Lastly, regarding the appropriate student to teacher ratio, the parents further allege the IHO erred in finding that the ICT services recommended for the student met the recommendations from the 2017 neuropsychological evaluation and were appropriate to meet the student's needs.  Specifically, the neuropsychologist stated within the 2017 neuropsychological evaluation report that a small student to teacher ratio was "critical" for the student (Dist. Ex. 5 at p. 34).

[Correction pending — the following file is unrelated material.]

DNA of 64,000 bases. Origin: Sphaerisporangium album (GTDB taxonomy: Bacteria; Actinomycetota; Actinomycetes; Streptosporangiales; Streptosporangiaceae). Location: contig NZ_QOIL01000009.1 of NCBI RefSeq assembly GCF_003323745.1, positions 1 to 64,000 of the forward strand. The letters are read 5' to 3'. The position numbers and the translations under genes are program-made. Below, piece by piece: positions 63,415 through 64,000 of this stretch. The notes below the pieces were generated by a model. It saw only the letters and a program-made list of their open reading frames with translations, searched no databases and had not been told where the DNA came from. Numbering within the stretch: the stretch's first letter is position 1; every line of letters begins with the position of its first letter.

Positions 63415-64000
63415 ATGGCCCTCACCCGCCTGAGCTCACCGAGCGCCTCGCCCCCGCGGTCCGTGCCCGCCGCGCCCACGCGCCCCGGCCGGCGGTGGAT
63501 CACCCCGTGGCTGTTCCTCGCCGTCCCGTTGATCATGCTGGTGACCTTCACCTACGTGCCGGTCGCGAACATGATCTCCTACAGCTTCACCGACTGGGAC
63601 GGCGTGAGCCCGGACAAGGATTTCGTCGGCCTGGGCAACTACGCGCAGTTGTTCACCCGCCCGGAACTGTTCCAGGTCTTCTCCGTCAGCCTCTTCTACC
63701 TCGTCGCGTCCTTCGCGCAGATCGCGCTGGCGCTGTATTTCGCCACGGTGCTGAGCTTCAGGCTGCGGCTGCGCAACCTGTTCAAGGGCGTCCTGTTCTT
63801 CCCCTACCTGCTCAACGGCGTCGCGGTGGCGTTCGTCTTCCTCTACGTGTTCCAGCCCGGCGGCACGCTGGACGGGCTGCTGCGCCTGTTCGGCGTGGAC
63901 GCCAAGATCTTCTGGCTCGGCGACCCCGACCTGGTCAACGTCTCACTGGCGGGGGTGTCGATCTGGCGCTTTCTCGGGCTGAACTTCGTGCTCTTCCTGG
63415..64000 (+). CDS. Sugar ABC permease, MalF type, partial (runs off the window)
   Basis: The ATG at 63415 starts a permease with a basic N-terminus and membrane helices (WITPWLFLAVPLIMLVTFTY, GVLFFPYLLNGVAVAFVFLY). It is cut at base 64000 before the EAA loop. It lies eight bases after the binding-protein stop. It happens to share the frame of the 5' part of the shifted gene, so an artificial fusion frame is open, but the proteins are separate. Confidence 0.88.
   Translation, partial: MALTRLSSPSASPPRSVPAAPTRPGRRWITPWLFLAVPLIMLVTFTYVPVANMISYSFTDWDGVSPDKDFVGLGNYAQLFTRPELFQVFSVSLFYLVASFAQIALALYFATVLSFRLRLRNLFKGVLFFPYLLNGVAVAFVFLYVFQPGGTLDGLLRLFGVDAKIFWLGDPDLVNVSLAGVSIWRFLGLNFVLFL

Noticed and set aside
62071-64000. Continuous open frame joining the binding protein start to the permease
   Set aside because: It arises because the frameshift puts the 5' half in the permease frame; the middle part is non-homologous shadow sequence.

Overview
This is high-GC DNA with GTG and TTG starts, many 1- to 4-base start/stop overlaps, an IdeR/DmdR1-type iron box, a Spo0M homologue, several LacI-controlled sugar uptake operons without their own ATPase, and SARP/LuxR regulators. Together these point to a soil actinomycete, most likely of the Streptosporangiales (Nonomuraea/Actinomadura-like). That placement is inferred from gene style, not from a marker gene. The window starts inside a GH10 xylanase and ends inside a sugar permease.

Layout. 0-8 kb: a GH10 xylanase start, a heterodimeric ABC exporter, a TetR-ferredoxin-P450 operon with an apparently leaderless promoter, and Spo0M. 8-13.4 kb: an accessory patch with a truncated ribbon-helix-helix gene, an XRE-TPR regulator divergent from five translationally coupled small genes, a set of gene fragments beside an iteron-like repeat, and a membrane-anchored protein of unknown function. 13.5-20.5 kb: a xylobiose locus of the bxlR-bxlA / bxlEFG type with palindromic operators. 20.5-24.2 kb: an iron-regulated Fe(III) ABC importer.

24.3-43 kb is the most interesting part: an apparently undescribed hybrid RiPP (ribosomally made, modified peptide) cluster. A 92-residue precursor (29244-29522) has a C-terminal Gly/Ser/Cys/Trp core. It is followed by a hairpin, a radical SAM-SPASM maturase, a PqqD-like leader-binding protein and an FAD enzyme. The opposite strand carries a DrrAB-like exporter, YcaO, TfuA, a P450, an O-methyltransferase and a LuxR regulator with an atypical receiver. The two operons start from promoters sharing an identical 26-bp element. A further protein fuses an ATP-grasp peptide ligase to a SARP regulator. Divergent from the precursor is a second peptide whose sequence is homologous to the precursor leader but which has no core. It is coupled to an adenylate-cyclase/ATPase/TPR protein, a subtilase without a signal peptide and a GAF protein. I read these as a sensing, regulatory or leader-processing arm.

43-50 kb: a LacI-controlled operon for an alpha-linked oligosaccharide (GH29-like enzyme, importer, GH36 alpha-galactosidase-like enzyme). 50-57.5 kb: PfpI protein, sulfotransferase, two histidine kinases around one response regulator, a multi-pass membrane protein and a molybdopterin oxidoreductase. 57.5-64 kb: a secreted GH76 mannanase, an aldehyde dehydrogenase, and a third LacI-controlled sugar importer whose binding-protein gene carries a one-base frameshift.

In developing the recommendations for a student's IEP, the CSE must consider the results of the initial or most recent evaluation; the student's strengths; the concerns of the parents for enhancing the education of their child; the academic, developmental and functional needs of the student, including, as appropriate, the student's performance on any general State or district-wide assessments as well as any special factors as set forth in federal and State regulations (34 CFR 300.324[a]; 8 NYCRR 200.4[d][2]).